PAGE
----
On April 27, the High Court issued a show-cause notice to the State Election Commission seeking an explanation on its failure to enforce Covid-19 protocols. “This did not benefit any teacher,” Brijesh Shrivastava, regional media chief, Rashtriya Shaikshik Mahasangh Uttar Pradesh, told FactChecker. “The state government pledged to the HC to conduct the elections with necessary social distancing but did not keep their word. The next hearing on this case was scheduled for May 3 which was after the counting would have already been over.”
By April 28, Uttar Pradesh Shikshak Mahasangh had collected from across the state and compiled a list of 581 teachers and allied teaching staffs who were deployed on poll duty and died of Covid-19.
“The ballot count, which is scheduled to be held on May 2, should be postponed until the situation is conducive since a sense of fear has gripped the minds of teachers who were assigned election duty due to the rising death toll,” wrote Uttar Pradesh Shikshak Mahasangh chief Dinesh Chandra Sharma in a letter to the CM on April 29.
“We had also requested a compensation of Rs 50 lakh for teachers’ families in cases of mortalities and Rs 20 lakh for treatment if any teacher gets infected,” Sharma added.
On April 29, Uttar Pradesh Prathmik Shiksha Sangh came up with another consolidated list of 706 teachers and shiksha mitras who died on election duty. This list was then tweeted by Vadra on May 1.
“Till May 1, the names of around 100 more teachers had been added to the mortality list,” added Shrivastava.
Another thing happened on May 1. “On May 1, at 12.30 pm, we got a direction from the Supreme Court that RT-PCR tests are to be made mandatory for everybody before the counting,” said the lawyer. “Nowhere in India right now are the test results being released within 24 hours.”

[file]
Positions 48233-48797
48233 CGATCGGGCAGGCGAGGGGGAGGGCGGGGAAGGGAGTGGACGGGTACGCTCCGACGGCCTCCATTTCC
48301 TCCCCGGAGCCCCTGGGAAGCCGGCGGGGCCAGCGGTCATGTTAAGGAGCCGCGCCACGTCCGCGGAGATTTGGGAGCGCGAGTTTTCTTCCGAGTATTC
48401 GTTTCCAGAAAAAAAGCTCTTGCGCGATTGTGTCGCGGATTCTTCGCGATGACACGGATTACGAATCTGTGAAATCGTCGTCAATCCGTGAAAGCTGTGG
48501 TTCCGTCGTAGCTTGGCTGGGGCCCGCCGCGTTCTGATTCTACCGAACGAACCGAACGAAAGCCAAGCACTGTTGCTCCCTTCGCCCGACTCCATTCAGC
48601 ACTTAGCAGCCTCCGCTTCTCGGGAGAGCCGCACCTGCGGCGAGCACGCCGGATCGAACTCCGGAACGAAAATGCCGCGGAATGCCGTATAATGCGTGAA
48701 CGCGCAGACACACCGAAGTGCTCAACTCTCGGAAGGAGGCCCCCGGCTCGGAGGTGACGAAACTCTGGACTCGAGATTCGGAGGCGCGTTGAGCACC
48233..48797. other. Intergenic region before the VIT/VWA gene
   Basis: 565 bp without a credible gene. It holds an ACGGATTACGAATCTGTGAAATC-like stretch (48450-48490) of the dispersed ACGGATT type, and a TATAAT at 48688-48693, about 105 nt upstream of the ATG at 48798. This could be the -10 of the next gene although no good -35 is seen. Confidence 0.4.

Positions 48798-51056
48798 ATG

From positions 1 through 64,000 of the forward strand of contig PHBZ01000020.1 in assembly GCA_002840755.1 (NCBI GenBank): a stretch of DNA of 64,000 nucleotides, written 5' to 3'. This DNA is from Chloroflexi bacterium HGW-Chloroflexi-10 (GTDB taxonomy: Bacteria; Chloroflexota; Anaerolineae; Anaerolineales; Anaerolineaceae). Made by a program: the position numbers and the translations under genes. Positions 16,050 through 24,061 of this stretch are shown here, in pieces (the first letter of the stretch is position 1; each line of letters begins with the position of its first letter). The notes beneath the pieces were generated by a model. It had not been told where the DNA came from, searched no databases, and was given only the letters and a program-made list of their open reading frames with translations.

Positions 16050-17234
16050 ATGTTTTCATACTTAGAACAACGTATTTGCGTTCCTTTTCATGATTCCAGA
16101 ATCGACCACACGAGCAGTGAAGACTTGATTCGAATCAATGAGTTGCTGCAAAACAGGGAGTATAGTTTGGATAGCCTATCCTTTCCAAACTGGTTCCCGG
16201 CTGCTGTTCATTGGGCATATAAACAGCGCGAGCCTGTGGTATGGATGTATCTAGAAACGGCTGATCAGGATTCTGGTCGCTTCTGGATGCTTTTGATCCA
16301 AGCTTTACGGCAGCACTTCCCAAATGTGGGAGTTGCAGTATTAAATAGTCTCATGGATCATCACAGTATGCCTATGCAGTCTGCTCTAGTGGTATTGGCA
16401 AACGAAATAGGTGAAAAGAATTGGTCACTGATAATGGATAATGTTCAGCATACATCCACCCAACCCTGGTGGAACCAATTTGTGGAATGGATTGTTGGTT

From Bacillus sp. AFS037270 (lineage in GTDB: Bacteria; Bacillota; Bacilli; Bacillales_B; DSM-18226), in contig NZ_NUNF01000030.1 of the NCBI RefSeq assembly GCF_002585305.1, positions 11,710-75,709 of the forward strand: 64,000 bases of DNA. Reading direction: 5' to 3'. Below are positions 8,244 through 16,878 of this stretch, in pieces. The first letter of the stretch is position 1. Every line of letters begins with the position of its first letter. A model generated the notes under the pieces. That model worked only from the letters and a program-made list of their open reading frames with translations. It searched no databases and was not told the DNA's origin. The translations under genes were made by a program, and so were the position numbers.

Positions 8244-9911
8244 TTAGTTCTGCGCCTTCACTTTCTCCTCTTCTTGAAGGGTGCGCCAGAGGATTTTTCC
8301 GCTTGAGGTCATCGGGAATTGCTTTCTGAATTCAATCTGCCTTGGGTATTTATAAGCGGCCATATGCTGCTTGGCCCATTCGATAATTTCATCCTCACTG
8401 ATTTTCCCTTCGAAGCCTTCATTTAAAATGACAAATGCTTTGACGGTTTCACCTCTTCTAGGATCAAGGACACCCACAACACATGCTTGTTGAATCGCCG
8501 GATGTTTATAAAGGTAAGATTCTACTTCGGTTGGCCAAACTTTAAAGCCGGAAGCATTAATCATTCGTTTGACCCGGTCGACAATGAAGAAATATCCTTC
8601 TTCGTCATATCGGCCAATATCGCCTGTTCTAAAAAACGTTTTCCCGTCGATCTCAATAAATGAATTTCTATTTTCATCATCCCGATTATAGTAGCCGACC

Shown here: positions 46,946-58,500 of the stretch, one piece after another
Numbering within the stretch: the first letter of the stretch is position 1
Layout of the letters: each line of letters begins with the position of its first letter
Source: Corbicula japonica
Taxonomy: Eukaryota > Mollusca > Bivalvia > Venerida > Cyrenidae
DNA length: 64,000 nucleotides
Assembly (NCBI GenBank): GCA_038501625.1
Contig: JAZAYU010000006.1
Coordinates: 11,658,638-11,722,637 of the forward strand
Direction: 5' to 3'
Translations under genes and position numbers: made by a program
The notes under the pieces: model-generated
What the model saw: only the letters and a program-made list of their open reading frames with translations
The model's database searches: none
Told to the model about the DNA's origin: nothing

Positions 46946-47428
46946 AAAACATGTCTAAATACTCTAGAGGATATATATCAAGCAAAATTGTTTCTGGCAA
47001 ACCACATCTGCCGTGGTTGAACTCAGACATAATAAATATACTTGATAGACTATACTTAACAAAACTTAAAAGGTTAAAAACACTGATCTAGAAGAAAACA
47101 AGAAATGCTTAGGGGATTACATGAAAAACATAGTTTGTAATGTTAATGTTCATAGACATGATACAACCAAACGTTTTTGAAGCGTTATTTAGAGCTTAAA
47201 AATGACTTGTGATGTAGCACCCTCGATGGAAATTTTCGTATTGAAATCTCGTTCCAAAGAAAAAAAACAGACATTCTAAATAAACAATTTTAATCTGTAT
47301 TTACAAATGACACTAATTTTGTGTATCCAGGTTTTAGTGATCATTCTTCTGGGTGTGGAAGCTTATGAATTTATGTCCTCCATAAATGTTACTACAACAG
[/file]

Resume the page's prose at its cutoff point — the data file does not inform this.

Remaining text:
“In this situation, it is preposterous to believe that the reports of all persons present at the counting centre were received before the commencement of the counting process which was less than 24 hours after the Supreme Court made it mandatory for all present at the counting centres,” added Alam. “It can safely be assumed that the tests were not conducted. The dense crowd which had thronged for election training and counting of ballots saw a clear violation of Covid-19 protocols on May 2.”
The associations are not sure how helpful is the state’s decision to give compensation to the families of the deceased. “The state government’s recent decision to give compensation of Rs 30 lakh to families of the 135 deceased polling officers is nothing new,” said Shrivastava. “There was already a pre-existing provision of a compensation of Rs 15 lakh for families of government employees who die during poll duty. It has been increased to Rs 30 lakh now.”
He also explained that when the initial petition had been raised in the HC, only 135 names had been gathered. Later, when the issue gathered limelight, enlisting of names regained momentum. “In this list of 135 teachers, there were also some who got infected right after the election training,” added Shrivastava. “They could not even undertake the duty and died later. Their families may not get any compensation.”
The Rashtriya Shaikshik Mahasangh Uttar Pradesh is still consolidating the list and said it will be updated in a few days with all the final number of deaths. FactChecker will update this article with the list once it is released.
“The UP government and the disaster management authorities, on one hand, preach about the virus’ lethal nature and on the other hand send government employees continuously to super spreader events like elections making them more vulnerable to the contagion,” Alam ended.
This article first appeared on FactChecker.in, a publication of the data-driven and public-interest journalism non-profit IndiaSpend.